DESPITE the poor healthcare and high infant mortality in much of Africa, many people nonetheless live to a grand age.
When the charity Concern Worldwide showed the News Letter round some of Mozambique’s most isolated villages, we were introduced to a number of their most elderly inhabitants.
How old were they, I wondered?
But they do not know their age, because chronologies and dates and such numbers have not been important to them.
Most people over the age of about 50 will not know their age.
Some young people don’t know their age either.
When I was interviewing one family about a bereavement, even the daughter – probably around 20 – did not know her age.
When I asked the age of the grandchildren, the family handed me ID cards which have their date of birth in Portuguese, the language of Mozambique’s former colonial master.
They did this so that I could work out the ages, something they were evidently unable to do themselves.
And yet when I interviewed other teenagers in the village of Nhangalaze, on an island in the Zambezi River, they were able to tell me their age in English.
Education is uneven in such villages.
There are limited places in schools, and persuading some families to send their children to class at all, particularly their daughters, is difficult.
It seems likely that some of the elderly people lived through the Second World War. Some may even have been adults at that time.
I ask about changes, but they can’t say that things changed with the television, because they don’t have televisions.
They don’t even have electricity, so they can’t say that things changed with that.
They can’t say that things changed with cars, because they don’t have those.
They don’t have most of the healthcare advances that we have taken for granted in Europe for 50 or 100 years.
They certainly don’t have mobile phones or computers.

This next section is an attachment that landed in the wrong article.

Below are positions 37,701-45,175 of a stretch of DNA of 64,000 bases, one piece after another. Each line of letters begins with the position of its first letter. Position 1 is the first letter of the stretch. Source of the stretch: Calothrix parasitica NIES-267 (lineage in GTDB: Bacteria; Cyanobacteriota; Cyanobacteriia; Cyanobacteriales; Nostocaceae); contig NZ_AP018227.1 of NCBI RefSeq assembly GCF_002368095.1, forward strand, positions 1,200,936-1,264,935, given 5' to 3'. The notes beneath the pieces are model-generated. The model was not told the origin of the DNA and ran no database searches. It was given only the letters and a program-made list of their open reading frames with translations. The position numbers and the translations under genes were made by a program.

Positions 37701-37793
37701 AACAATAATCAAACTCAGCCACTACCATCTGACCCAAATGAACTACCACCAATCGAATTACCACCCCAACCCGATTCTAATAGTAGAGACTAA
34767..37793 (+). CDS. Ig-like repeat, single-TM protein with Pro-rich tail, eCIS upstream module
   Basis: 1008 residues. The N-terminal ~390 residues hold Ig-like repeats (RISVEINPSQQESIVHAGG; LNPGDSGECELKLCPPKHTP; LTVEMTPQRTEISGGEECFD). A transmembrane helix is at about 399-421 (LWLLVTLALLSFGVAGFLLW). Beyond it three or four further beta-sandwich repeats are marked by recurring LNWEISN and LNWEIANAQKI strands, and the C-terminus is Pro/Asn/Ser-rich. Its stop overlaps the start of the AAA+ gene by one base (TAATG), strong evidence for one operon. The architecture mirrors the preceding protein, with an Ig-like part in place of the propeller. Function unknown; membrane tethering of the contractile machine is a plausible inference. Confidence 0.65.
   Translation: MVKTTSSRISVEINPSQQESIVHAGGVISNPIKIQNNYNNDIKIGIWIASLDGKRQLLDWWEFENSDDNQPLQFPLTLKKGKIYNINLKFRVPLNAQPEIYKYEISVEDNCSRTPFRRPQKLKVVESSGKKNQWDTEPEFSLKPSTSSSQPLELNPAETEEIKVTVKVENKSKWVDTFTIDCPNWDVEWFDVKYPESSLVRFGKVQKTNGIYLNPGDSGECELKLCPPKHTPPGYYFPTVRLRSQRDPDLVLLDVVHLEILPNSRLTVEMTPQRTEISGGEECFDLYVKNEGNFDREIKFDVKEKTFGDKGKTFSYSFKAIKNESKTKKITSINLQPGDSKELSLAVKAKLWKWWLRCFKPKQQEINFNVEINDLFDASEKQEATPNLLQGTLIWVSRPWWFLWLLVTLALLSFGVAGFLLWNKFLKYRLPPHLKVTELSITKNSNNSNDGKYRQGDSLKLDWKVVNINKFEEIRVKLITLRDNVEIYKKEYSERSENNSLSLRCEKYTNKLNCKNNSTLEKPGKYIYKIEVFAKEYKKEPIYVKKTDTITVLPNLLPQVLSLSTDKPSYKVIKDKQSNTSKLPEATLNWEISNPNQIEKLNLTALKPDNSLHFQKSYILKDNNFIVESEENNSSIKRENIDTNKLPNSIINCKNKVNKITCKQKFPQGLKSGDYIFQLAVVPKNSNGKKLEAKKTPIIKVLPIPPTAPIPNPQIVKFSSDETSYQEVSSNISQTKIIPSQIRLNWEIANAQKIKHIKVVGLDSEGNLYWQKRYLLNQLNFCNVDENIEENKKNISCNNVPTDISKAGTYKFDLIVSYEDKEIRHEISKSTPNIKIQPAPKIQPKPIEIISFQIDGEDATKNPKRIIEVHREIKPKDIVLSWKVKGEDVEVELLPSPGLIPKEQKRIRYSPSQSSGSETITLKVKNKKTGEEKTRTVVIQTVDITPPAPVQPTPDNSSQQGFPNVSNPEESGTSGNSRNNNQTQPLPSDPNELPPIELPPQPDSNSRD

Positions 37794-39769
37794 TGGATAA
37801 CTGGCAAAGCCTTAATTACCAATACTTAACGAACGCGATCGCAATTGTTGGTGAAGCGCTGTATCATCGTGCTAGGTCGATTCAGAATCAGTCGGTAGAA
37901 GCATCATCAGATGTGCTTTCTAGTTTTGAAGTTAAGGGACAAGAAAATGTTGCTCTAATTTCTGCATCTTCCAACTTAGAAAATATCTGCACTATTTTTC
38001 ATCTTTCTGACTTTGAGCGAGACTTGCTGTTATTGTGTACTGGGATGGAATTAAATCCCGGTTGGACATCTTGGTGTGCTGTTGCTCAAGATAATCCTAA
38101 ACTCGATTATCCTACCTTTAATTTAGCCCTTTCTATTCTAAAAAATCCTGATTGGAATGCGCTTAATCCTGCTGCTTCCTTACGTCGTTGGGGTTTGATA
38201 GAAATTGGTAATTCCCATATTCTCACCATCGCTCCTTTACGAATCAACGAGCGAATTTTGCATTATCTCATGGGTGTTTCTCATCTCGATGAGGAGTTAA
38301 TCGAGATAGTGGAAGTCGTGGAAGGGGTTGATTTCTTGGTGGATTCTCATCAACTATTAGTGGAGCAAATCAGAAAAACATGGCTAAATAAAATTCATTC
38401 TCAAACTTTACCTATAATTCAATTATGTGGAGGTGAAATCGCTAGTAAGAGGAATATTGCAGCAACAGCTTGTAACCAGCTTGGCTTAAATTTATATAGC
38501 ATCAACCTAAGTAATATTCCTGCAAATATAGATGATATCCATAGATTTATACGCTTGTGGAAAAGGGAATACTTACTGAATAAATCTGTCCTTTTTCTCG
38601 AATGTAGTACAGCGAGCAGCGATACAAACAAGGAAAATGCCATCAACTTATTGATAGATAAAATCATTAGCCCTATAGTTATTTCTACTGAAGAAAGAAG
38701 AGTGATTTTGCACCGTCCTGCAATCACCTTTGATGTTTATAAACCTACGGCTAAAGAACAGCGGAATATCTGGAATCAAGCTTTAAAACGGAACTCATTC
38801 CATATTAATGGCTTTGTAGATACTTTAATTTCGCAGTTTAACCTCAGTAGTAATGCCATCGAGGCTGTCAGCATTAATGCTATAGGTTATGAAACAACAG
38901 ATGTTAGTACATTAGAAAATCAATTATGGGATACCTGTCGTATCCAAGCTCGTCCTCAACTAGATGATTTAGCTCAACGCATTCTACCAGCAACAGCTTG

Things in these villages seem barely to have changed for centuries. In a hot climate where there is no power, people go to bed early and rise well before sunrise to work on the fields or fish.
They are among a dwindling number of people in the world whose lives have been largely untouched by technology.
One of the eldest women in Nhangalaze, which is in Zambezia province, is Aisa Jaime, who has no children, but a brother and nieces and nephews.
Unaware of her age, she says the main difference from the past is that she no longer works in various jobs such as collecting water and helping prepare food.
It is a happy village, she says, and she has had a good life.
In another isolated village, Mucuandaia, in the same district in the middle of Mozambique, Chanase Chinde is a great grandmother who is similarly unaware of her age.
Asked about any differences between today and the distant past, her response (as translated from tribal languages to Portuguese to English) is that in the past there was “bang bang” – war.
But which war? The war of independence from Portugal began in the early 1960s and turned into a 16-year civil war, ending in 1991.
Perhaps she is referring to World War Two, although Portugal was neutral in that conflict. She cannot describe which war she means.
There was suffering during the fighting, she says, but elderly folk do not complain about suffering. We see some whose fingers and toes have long been deformed due to skin diseases.
Concern is helping to raise basic living standards in these villages, such as solar-powered radio stations to connect the villages to the wider world and agricultural improvements, such as wire and wooden decks to help dry out produce including the staple food cassava.
They are building cyclone-resistant homes and classrooms too, which means that more of today’s children will know things such as their own age, and how to write it.